with just 3% of other mothers. Among mothers in HUSKY A, the low birthweight
rate for mothers who smoked was about 50% higher than the rate for
non-smoking mothers. While Medicaid programs in 38 states and the District
of Columbia covered at least some smoking cessation services for all
Medicaid recipients in 2005, Connecticut does not.
http://www.ctkidslink.org/pub_detail_288.html


Access to Care in the HUSKY Program: Achieving Our Goals for Well Child Care


All children need high quality care to support healthy growth and optimal
development during infancy, childhood, and adolescence. Federal guidelines
for health care for children enrolled in HUSKY call for annual well-child
exams for children ages 2 to 5 and 11 to 19 and exams every two years for
children ages 6 to 10. In 2005, about half of the 156,368 children for whom
Connecticut paid health insurance through HUSKY A received well-child care
visits. At the current rate of progress, it will be 2027 before all children
enrolled in HUSKY A have access to one well-child care visit per year.
http://www.ctkidslink.org/pub_detail_338.html


Access to Care in the HUSKY Program: Achieving Our Goals for Dental Care

All children need regular dental care to prevent and treat dental problems.
Every child in HUSKY A should receive preventive dental care services twice
a year, beginning with an initial screening visit at 2 years of age.
However, just 41 percent of children enrolled in HUSKY A received at least
one preventive dental care visit in 2005. This is essentially unchanged from
the previous year, and up only 6 percentage points in the past 5 years. At
the current rate of progress, it will be 2044 before all children enrolled
in HUSKY receive one preventive dental care visit each year.
http://www.ctkidslink.org/pub_detail_340.html


Child Health and Health Care Disparities in HUSKY A in 2005

This report on racial and ethnic disparities in the use of HUSKY A
(Medicaid) services by children in 2005 finds that African-American children
were less likely than White children to have well-child care or other
outpatient care. Among children with asthma, Hispanic and African-American
children are more likely to rely on emergency departments for care and less
likely to receive timely follow-up care.
http://www.ctkidslink.org/pub_detail_343.html


Emergency Care for Children in HUSKY A: CY 2005

This report finds that over a third of children in HUSKY A (Medicaid managed
care) are seen in emergency care settings each year. About one in four (26%)
emergency department visits were made for an ambulatory care sensitive
condition, i.e., a condition that is amenable to treatment in an outpatient
setting. The report recommends access to primary care providers who can
provide telephone consultation and advice to parents when their children are
ill or injured, and parent education and support to avoid common acute
illnesses, injuries, and exacerbation of conditions such as asthma and
respiratory infections.
http://www.ctkidslink.org/pub_detail_329.html

Ensuring Accountability and Access to Care in the HUSKY Program Through
Independent Performance Monitoring

Over 300,000 Connecticut children and parents depend on the HUSKY Program
Part A (Medicaid managed care) for access to preventive care and treatment.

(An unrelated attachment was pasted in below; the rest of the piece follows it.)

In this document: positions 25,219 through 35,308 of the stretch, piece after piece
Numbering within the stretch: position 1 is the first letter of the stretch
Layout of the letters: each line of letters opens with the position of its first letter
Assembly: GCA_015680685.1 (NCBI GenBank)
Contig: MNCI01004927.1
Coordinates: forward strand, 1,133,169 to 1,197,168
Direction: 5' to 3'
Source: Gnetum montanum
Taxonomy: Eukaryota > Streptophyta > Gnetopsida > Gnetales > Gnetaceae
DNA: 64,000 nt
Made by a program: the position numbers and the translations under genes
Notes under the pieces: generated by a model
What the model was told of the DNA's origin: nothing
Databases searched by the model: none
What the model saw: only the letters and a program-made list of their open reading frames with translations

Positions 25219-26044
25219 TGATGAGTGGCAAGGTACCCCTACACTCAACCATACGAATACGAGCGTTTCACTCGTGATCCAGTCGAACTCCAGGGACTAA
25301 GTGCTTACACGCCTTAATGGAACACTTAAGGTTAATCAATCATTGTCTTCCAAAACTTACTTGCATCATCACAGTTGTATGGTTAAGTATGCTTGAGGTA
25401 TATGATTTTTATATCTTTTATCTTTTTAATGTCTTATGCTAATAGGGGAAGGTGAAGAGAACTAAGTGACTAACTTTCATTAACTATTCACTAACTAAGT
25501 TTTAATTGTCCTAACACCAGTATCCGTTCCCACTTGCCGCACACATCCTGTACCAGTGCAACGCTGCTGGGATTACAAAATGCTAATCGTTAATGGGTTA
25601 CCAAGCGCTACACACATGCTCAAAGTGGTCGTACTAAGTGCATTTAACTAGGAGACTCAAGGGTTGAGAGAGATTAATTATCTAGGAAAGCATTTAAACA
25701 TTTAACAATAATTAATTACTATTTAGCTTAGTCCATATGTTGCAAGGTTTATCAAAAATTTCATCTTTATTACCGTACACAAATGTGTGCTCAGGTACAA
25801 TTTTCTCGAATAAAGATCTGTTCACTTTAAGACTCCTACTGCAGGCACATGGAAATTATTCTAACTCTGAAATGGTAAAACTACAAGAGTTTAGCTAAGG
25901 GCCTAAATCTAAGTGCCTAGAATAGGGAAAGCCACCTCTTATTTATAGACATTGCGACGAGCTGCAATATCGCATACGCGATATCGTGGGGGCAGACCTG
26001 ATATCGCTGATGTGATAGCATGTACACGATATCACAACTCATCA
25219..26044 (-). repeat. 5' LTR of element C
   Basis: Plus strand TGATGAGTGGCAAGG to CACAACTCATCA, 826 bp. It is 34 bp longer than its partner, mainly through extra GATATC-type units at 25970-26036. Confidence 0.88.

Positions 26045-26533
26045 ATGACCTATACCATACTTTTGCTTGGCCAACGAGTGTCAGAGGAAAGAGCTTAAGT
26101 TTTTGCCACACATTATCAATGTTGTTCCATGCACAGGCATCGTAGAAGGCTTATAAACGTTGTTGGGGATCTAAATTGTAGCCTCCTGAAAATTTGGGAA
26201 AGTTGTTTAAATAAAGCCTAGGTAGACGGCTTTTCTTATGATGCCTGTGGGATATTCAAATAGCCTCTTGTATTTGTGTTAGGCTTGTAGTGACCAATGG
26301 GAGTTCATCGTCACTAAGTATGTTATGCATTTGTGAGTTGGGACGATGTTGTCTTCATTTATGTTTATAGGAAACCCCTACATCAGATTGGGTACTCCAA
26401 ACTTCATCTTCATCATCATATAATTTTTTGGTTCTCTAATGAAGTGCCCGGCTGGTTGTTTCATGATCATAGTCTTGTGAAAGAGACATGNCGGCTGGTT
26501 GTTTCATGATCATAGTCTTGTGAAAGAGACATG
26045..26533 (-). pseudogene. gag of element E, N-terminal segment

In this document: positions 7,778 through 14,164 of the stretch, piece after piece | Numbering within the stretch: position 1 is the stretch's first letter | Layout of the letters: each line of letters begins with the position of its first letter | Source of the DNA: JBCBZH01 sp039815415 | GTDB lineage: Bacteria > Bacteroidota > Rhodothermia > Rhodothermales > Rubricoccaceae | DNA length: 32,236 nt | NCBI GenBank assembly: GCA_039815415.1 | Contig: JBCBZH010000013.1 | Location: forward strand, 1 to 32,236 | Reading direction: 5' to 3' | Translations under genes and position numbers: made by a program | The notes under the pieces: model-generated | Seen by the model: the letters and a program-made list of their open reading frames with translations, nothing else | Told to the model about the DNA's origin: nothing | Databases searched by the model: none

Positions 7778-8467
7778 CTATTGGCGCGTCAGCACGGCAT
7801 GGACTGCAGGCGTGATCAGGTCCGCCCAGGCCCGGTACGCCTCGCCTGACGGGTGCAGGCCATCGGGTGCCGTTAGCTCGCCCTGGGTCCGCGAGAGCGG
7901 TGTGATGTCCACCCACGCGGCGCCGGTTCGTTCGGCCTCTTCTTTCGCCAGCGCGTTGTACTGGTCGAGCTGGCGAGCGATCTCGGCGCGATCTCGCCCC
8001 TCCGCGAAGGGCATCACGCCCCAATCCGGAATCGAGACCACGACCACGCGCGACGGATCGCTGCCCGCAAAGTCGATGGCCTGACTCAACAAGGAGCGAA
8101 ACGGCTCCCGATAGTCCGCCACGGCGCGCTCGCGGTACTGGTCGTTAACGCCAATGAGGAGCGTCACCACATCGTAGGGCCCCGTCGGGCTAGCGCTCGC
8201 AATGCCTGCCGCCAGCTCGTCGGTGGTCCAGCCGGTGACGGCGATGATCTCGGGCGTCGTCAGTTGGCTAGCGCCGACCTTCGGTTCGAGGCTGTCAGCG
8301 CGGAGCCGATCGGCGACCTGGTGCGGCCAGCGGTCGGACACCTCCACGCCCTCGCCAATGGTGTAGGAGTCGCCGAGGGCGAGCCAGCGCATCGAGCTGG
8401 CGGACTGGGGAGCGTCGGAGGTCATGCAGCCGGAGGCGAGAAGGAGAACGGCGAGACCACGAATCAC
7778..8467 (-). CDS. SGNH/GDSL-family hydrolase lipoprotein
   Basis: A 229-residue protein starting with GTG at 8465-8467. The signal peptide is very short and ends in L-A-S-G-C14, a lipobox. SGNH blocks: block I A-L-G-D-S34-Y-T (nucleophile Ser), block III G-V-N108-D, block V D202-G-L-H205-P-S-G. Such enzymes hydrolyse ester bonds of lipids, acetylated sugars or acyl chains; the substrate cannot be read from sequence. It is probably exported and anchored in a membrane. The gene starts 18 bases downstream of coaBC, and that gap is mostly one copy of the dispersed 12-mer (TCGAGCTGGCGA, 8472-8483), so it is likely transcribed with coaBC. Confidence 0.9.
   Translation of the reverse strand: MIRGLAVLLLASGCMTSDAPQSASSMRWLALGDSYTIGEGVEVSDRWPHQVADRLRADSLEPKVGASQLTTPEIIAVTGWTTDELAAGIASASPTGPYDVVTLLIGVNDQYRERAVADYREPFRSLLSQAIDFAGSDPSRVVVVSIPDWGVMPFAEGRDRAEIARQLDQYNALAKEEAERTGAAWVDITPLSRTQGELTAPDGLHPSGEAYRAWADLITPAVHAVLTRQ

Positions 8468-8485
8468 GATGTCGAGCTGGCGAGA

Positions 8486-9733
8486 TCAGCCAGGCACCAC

By maintaining independent performance monitoring in the HUSKY program,
Connecticut can ensure accountability for federal and state dollars and for
program changes, as well as data sharing and policy development to improve
public health. For example, an analysis of HUSKY A program data found that
in 2005, 10% of all children in HUSKY A for the entire year did not have any
care at all, even though Connecticut paid the managed care plans about $40
million to provide care for these children.
http://www.ctkidslink.org/pub_detail_227.html


D.  NEW PUBLICATIONS - STATE TAX & BUDGET

Stagnant Tax Threshold Hurts Connecticut Families

The number of low-income Connecticut families required to pay state income
taxes will continue to grow each year, unless the state increases the "tax
threshold," the income level at which families begin paying taxes, taking
into account all universally-available exemptions and credits. Of the 42
states, including the District of Columbia, that levy a state income tax,
Connecticut is one of just two states that has not adjusted its tax
threshold upward since 1991. As a result, more low-income families have been
paying the tax, and without legislative action, Connecticut will be taxing
families at the poverty level within a few years. An issue brief from CT
Voices and a national report from the Center on Budget and Policy Priorities
are available on our Web site.
http://www.ctkidslink.org/pub_detail_342.html


F.  LEGISLATIVE TESTIMONY ONLINE

CT Voices has begun to post our legislative testimony on our Web site.  A
sampling of testimony on HUSKY, property taxes, purchase of service
contracts, and economic development is now online, and dozens more will be
added in the coming weeks.
http://www.ctkidslink.org/testimony.html


G.  HUSKY PUBLIC OPINION POLL SHOWS STRONG SUPPORT

An overwhelming number of Connecticut voters want to invest more in
children's health care, according to a poll released by Connecticut Voices
for Children and the New England Alliance for Children's Health. Among the
findings:

*  Nearly nine in ten (89%) Connecticut residents favor expanding the HUSKY
health insurance program so that every uninsured child in Connecticut could
get health care coverage.
*  Nine in ten (90%) favor investing more in outreach efforts so that
eligible, uninsured children get covered.
*  Nine in ten (90%) also support offering affordable coverage to low-income
parents of children enrolled in HUSKY.
*  Voters in Connecticut want to increase funding for HUSKY - at both
federal and state levels.

The poll results and statements from several members of the CT Congressional
delegation are online.
http://www.ctkidslink.org/announcement_64.html


------------------------------------
Connecticut Voices for Children
33 Whitney Ave
New Haven CT 06511
(203) 498-4240
http://www.ctkidslink.org